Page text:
Personalized Employee Training Plans: Have You Joined This Trend?

Originally posted January 8, 2015 by Bridget Miller on HR Daily Advisor.

Did you know that many organizations are opting to create training programs for employees that are more personalized rather than generic or role-based? These training plans take into account not only the role the individual is training for but also the individual’s future goals and any gaps in that person’s skill set.

Assessing individual skill levels through testing;This trend is made possible because of technology. Today, there are dozens of online platforms that can handle every aspect of training, including:

  • Outlining what training courses are needed for each role (and each individual) throughout the organization;
  • Tracking which courses have been completed by each individual employee;
  • Monitoring compliance for any training session that is legally mandated;
  • Showing employees what training sessions are available within the organization;
  • Storing actual training documents, such as presentations, handouts, and more;
  • Testing learner knowledge after a training session through post-tests to ensure the session was effective;
  • Allowing individuals to search for specific types of training and other resources;
  • Allowing individuals to take training courses in the format they prefer (in some instances), whether that be in-person, online, or even on a mobile device;
  • Providing immediate access to online training and informal resources;
  • Allowing employees to comment on content and interact with one another and with trainers;
  • Providing training certificates for course completions; and
  • Providing reports with any of the above information, plus much more.

Technology enables all of these actions; it is up to the organization to decide which aspects to focus on and utilize as they set up their system.

Why Create Personalized Training Plans?

You may be thinking that this sounds like a lot of effort and expense—and if it’s done haphazardly, it could be. But if personalized training plans are implemented as part of a larger focus on training and productivity improvements, there’s no reason they cannot be a win-win for both employers and employees.

Here are a few of the benefits for employers:

  • Fewer skills shortages, because employees get trained in what they need;
  • More satisfied employees who feel that their employer is investing in their development, which leads to increased morale and retention;
  • Increased productivity from employees who are properly trained for their roles and who are brought up to speed more quickly;
  • Less wasted time for unnecessary training (i.e., when employees are put through training simply because it’s required, not because they need it);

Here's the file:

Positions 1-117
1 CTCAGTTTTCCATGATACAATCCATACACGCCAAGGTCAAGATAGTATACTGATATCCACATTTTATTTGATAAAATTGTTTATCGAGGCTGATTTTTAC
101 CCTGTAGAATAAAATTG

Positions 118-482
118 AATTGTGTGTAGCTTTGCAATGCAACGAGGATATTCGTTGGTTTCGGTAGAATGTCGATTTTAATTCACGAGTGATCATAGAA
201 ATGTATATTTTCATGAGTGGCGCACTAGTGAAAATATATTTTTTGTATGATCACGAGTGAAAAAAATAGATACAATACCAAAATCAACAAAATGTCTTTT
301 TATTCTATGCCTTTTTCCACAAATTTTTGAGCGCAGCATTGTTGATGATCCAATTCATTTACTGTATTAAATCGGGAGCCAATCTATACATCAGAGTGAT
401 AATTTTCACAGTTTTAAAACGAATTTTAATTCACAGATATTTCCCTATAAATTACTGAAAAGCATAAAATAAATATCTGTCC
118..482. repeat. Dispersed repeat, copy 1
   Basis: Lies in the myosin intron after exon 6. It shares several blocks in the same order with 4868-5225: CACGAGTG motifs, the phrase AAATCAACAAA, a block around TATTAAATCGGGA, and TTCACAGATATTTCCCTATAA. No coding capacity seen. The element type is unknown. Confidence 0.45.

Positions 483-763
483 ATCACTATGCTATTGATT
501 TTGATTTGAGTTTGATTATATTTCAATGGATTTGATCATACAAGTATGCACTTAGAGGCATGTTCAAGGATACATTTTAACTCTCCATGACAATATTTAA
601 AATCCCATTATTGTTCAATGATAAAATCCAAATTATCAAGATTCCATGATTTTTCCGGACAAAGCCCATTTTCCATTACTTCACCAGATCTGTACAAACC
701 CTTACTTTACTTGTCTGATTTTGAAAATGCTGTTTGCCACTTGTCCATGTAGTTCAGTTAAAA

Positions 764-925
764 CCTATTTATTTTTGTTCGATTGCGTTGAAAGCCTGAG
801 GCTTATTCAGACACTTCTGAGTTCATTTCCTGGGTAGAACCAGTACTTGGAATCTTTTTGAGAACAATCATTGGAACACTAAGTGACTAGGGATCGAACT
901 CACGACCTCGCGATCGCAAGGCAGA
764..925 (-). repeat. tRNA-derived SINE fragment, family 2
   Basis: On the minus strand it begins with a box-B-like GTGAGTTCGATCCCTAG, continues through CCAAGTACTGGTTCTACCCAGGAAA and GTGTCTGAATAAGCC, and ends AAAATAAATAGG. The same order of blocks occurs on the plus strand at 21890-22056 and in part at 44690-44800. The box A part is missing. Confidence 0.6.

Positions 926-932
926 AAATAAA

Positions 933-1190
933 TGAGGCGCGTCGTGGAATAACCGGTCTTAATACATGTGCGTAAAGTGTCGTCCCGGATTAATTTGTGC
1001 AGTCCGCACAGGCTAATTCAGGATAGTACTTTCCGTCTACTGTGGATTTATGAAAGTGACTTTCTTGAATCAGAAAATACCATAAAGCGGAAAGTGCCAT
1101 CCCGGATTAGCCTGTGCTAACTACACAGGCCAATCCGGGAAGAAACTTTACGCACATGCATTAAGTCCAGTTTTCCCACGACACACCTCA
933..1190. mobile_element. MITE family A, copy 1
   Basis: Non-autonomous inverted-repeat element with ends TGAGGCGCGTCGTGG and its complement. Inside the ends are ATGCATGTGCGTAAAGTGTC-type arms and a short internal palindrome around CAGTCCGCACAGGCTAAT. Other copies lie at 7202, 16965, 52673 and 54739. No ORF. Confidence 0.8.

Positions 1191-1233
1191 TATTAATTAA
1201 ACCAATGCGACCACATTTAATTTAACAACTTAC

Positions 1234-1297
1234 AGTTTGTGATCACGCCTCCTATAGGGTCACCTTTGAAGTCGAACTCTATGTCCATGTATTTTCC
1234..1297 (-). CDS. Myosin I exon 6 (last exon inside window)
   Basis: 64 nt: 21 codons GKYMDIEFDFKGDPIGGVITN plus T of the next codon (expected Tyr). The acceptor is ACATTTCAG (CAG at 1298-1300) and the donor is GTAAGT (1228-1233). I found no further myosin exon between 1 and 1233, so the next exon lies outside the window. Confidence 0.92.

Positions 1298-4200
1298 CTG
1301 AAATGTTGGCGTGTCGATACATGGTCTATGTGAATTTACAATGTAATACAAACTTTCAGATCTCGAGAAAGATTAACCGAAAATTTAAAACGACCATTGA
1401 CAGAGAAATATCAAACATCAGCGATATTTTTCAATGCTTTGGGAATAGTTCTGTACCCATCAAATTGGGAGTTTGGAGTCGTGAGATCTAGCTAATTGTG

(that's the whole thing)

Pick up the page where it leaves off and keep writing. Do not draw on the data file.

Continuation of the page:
• The organization can be more competitive with employees who have skill sets closely aligned with their roles;
  • The organization can gain a reputation as an employer that cares about employee development, which can lead to better-qualified applicants;
  • Higher customer satisfaction, because employees are well-trained in how to serve the customer best;
  • Better employee retention of training materials, because employees can take training in smaller chunks at their own discretion—the learning is reinforced more frequently over time; and
  • More employees will benefit from training if they have the option to take it in a format that is best suited to their learning style. The training has the potential to be more effective when personalized, even if the same content is covered across all employees.

How Can Personalized Employee Training Plans Be Implemented?

Even if you’re already on board with the idea of implementing personalized training plans for employees, it can be daunting to think about how to implement it in practice. There are quite a few ways to do it, so each employer can opt to customize their implementation in a way that works best for them. Here are just a few examples:

  • Incorporate training and employee development into the performance management system so that it can be paired with employee goals.
  • Convert some training to online versions to allow employees to take additional training sessions as their time allows. Obviously, this is not possible for every type of training, but it can be useful in many cases and can often be used for portions of courses even when it cannot be used for the full course. For example, if an employee needs to attend a live training session on a particular topic, online options could still be used to provide pre-reading, handouts, and pre-tests to assess skill levels in advance of the session.
  • Implement a learning management system (LMS) that will assist in tracking training needs. This could also allow employees to pick and choose optional training sessions to attend, especially if some of those options are available online rather than only through live courses.

Has your organization begun to implement more personalized training options? What methods did you use? What are your next steps?



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